A couple of weeks ago at iDiv I had an exchange with Jonathan Chase about the importance of natural history, and whether it is more fundamental than statistics. Jon was arguing for fundamental importance of natural history, I disagreed. To quote Jon quoting Evelyn Hutchinson:
A quote Hutchinson wrote in 1975 about the importance of Natural history may shed some light on why I think that more fundamental than statistics, any good quantitative ecologist needs to be a good natural historian first…The quote is as relevant today (or more so) than when he wrote it 40 years ago:
Modern biological education, however, may let us down as ecologists if it does not insist…that a wide and quite deep understanding of organisms, past and present, is as basic a requirement as anything else in ecological education. It may be best self-taught, but how often is this difficult process made harder by a misplaced emphasis on a quite specious modernity. Robert MacArthur really knew his warblers.
I replied that dismissing statistics as specious modernity is unjust. Yes, there are bad statistical applications out there, and statistic can be used to conceal, divert attention, exaggerate, or to just make things too complex, but that is a problem of bad statisticians, not an inherent flaw of statistics.
However, neither of us (including Hutchinson) provided good arguments for why natural history or statistics should really be that fundamental. We haven’t continued the conversation, but the issue kept my brain busy nevertheless. Now I have this to say:
Any understanding of organisms begins with observation of nature or experimentation with it, or both. The observations and experiments then reveal rules (patterns, trends, laws) and exceptions to the rules, we are surprised or bored, we learn, we do more observations and experiments, we are surprised or bored, we learn, and so on. Children do it. People who do this professionally are scientists.
Now, in this process, where exactly is natural history and where is statistics? I’d say that Natural history, the deep understanding of nature, is the pile of rules and exceptions that one accumulates during the cycle of observation, experimentation and learning. I’d also say that Statistics is the way to identify the rules and exceptions among all the observations, and it does not really matter if this happens in children’s brain, or in R.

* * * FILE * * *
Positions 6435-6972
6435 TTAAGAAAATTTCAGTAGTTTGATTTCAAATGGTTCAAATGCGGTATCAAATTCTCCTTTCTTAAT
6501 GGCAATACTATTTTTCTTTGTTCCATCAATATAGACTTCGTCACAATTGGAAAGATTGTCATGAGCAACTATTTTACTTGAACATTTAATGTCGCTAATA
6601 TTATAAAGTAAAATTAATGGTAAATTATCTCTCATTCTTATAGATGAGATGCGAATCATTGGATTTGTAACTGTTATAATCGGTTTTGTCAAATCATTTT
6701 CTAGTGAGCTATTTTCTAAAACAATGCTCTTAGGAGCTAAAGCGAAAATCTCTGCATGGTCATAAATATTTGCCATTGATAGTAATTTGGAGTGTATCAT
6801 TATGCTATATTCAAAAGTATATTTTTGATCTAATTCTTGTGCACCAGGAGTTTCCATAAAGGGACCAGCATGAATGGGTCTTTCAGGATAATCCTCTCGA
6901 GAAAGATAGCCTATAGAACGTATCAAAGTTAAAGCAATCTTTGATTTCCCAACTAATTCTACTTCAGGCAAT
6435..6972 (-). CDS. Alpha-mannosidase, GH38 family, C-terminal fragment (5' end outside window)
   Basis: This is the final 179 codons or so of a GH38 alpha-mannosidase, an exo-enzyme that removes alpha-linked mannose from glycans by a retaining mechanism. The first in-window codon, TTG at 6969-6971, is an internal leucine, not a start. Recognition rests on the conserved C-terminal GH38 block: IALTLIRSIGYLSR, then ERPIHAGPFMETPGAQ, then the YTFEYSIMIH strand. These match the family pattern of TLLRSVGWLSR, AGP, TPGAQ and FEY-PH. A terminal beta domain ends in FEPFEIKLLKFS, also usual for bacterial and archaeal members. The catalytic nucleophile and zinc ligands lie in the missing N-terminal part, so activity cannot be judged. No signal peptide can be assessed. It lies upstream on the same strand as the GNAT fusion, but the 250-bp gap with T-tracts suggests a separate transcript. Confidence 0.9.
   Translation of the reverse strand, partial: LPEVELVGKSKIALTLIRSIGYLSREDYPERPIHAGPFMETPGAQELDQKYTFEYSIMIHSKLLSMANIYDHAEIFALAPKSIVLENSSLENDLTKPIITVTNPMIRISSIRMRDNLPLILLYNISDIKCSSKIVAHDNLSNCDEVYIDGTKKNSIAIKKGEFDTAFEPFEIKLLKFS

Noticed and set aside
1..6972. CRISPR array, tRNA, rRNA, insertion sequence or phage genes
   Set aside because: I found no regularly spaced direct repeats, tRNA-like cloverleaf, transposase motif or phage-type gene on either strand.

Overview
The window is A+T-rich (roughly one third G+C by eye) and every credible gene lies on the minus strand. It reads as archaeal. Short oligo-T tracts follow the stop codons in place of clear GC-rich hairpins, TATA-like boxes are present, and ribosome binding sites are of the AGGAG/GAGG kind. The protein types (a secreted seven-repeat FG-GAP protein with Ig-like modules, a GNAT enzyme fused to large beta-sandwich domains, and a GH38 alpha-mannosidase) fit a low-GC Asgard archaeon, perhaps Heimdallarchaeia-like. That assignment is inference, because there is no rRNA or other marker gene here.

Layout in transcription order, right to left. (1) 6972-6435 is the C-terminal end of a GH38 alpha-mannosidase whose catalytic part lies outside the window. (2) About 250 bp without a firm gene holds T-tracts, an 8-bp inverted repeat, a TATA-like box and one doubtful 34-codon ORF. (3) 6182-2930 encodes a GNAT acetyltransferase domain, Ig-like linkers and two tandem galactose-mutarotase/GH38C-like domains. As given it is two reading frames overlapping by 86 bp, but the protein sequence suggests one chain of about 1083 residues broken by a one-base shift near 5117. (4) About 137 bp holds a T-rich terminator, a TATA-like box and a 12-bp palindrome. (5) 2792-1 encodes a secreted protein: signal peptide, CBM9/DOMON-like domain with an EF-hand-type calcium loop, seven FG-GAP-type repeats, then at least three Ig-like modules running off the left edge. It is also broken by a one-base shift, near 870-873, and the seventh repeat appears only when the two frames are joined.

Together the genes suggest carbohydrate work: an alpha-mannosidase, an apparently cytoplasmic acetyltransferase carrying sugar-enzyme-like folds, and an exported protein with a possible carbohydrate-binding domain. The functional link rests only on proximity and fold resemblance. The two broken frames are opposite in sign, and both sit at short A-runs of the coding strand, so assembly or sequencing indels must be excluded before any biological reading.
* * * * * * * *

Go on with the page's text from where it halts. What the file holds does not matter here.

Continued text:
From this perspective, it seems that both me and Jon were kind of right, because both statistics and natural history are really important; however, their relative importance is perhaps a matter of taste. But are they also fundamental (= foundational)? Or is there something even more fundamental that keeps them both alive? Some infinite and renewable source of energy driving the cycle of observation, experimentation and learning?
I propose that such fundamental thing that keeps both natural history and statistics alive is curiosity. Simple curiosity. Maybe curiosity is the most fundamental basic skill that we, as scientists, should really profess and master (with a pinch of imagination and critical thinking). Deep knowledge and the ability to separate rules from exceptions will then come as a byproduct.
PS: In a recent post, Brian McGill argues that we are scientists because we count. I think that it mixes nicely with my proposition that we are scientists because we are curious.
PPS: Yesterday, Jon added that he did not want to question the relevance of statistics – rather, he has been worried about the lack of hypotheses and actual thinking in many of the modern statistical analyses. I partly second that worry. However, I’d also be cautious here: hypothesis-free exploratory analysis does have its merits, if done right.